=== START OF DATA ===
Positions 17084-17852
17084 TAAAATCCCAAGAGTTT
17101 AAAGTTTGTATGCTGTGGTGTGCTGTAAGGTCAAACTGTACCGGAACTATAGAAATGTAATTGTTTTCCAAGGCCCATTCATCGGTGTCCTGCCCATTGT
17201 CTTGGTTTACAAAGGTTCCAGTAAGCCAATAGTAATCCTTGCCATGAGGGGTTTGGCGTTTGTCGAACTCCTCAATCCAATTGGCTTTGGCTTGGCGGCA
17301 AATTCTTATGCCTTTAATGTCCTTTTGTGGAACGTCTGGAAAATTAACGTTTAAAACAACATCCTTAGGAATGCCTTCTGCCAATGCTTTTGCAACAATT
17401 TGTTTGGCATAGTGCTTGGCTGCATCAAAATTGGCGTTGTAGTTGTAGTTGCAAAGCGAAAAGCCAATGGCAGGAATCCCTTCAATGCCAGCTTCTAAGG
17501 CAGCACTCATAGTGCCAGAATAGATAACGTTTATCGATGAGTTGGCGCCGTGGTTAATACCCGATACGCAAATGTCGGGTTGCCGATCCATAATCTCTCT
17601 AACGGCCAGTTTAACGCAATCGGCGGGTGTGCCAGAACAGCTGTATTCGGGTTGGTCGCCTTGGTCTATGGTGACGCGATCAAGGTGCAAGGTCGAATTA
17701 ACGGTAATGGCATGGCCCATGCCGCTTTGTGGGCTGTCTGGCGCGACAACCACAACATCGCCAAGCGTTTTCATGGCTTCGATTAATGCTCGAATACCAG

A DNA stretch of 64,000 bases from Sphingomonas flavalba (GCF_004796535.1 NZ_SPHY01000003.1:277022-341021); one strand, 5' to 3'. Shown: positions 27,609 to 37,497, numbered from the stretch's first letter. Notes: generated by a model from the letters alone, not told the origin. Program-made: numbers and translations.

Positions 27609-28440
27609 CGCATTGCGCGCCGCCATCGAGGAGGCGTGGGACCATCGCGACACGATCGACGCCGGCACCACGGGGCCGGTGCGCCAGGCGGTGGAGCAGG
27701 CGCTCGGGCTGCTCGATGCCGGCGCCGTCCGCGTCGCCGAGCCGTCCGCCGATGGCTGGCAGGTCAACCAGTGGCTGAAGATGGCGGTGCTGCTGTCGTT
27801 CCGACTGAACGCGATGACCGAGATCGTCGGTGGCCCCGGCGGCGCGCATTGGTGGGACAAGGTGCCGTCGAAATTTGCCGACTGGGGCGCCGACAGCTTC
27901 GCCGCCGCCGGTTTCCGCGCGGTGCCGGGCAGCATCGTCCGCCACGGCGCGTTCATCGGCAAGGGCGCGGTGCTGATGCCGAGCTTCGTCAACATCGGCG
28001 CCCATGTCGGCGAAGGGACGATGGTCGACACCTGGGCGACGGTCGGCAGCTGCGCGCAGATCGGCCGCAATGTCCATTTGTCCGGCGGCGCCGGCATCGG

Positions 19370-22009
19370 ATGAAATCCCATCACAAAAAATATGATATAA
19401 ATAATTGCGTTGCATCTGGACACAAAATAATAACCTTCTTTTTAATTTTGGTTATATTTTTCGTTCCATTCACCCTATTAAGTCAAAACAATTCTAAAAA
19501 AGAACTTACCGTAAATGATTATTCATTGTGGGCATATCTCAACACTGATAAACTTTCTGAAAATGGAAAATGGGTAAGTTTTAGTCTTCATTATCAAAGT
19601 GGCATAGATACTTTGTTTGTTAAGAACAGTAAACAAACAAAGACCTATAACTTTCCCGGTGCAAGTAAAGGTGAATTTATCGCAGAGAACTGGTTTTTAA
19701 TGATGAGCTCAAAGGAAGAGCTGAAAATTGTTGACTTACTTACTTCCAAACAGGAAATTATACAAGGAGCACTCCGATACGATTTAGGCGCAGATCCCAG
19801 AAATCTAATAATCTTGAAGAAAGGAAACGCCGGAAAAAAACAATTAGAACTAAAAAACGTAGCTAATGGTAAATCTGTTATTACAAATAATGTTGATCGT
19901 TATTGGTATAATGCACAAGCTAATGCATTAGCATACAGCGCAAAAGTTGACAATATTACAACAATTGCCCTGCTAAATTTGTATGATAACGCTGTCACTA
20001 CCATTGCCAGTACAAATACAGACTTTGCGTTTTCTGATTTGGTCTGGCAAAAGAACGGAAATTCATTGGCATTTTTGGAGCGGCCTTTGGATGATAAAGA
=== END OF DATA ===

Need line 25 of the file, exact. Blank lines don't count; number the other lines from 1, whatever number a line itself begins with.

20001 CCATTGCCAGTACAAATACAGACTTTGCGTTTTCTGATTTGGTCTGGCAAAAGAACGGAAATTCATTGGCATTTTTGGAGCGGCCTTTGGATGATAAAGA